- Drinks made from fresh fruit and vegetables where washing procedures are unknown (excluding pasteurised or canned juices)
- Deli meats which are eaten without further cooking or heating, such as pate, ham, Strasbourg (Stras) and salami and cooked and diced chicken (as used in sandwich shops)
- Any unpasteurised milk or foods made from unpasteurised milk
- Soft-serve icecreams
- Soft cheeses, such as brie, camembert, ricotta and feta (these are safe if cooked and served hot)
- Ready-to-eat foods, including leftover meats, which have been refrigerated for more than one day
- Dips and salad dressings in which vegetables may have been dipped
- Raw vegetable garnishes.
7. Quit smoking
If you’re ready to be a mum it’s time to quit smoking. Smoking during pregnancy can effect the development of baby. Studies show smoking can affect the reproductive system making it is harder to fall pregnant, that infertility treatments are less effective and in vitro fertilisation (IVF) is less successful. If you quit smoking you are more likely to conceive naturally and without delay.
According to the Australian Government Health Department the risks of smoking when pregnant include:
Risks to mum of smoking while pregnant include:
- miscarriage — losing your baby
- ectopic pregnancy — where the embryo implants outside the uterus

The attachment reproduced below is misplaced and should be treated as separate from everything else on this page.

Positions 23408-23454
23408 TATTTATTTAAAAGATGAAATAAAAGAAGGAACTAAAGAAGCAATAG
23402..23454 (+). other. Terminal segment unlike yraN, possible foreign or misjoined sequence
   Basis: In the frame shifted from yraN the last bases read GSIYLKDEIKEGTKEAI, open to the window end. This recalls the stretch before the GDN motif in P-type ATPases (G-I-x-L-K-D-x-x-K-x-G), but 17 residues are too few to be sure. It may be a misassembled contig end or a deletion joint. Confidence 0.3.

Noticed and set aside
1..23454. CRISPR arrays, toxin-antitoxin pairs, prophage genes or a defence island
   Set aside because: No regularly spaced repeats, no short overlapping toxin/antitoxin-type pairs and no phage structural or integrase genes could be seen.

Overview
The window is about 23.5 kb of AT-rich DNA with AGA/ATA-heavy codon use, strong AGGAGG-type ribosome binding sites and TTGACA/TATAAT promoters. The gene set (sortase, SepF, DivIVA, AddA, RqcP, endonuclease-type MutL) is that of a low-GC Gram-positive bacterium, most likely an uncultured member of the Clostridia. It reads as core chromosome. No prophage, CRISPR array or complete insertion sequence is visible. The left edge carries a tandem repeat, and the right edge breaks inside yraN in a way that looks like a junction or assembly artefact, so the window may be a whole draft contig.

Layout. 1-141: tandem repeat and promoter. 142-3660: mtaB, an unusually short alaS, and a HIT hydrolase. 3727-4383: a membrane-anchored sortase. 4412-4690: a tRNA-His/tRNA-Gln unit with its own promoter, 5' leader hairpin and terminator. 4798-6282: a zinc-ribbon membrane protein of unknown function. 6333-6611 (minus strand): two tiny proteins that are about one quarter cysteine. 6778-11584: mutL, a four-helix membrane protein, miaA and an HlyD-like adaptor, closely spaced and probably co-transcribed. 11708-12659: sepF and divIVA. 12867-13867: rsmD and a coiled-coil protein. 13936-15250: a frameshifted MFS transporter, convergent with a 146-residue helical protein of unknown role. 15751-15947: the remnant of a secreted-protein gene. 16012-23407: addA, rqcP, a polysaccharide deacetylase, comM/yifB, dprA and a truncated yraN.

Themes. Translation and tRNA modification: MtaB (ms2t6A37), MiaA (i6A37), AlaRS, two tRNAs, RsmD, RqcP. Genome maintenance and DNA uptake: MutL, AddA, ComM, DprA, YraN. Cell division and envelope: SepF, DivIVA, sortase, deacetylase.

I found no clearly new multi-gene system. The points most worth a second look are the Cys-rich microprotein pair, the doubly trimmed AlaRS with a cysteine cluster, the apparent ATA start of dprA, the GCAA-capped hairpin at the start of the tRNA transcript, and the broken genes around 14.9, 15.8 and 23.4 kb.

- problems with the placenta — such as covering the cervix (placenta previa), or separating too early from the uterus (placental abruption)
- pre-eclampsia — you develop high blood pressure and swelling — which can be fatal
Risks to your baby in utero of smoking include:
- dying from Sudden Infant Death Syndrome (SIDS)
- being born too early — not fully developed
- being born underweight — at higher risk of delayed development and/or disease
- having birth defects such as a cleft lip or cleft palate
- being harder to settle and having feeding problems
- having middle ear infections or permanent hearing impairment
- long term damage to the lungs, brain and blood — for example, your baby may develop asthma or suffer from pneumonia
A baby exposed to tobacco smoke in the womb and through second-hand smoke as an infant is more likely to develop type 2 diabetes, heart disease, kidney disease and be obese as an adult. This risk is increased even if they are non-smokers throughout their lives.
If you want to quit smoking you can access Quitline, see your doctor or speak to your pharmacist for more information and support.
8. Avoid alcohol or illicit drugs
Time to cut down on the partying! Alcohol can reduce sperm count and result in infertility. Alcohol during pregnancy can cause mental and physical defects in the developing baby. Illicit drugs can cause harm to your unborn baby.
Good luck in checking off the important steps in this pregnancy planning checklist. Here’s to falling pregnant and a healthy, happy journey towards parenthood. You’ll be writing baby name lists in no time!
References: Effects and safety of periconceptional folate supplementation for preventing birth defects. Cochrane Review.
Tanya Burgess (BPharm, Grad Dip Clinical Pharmacy) is the mother of 3 little girls and is a qualified pharmacist at Fremantle Hospital with over 14 years hospital pharmacy experience. To see all Tanya’s articles, click here.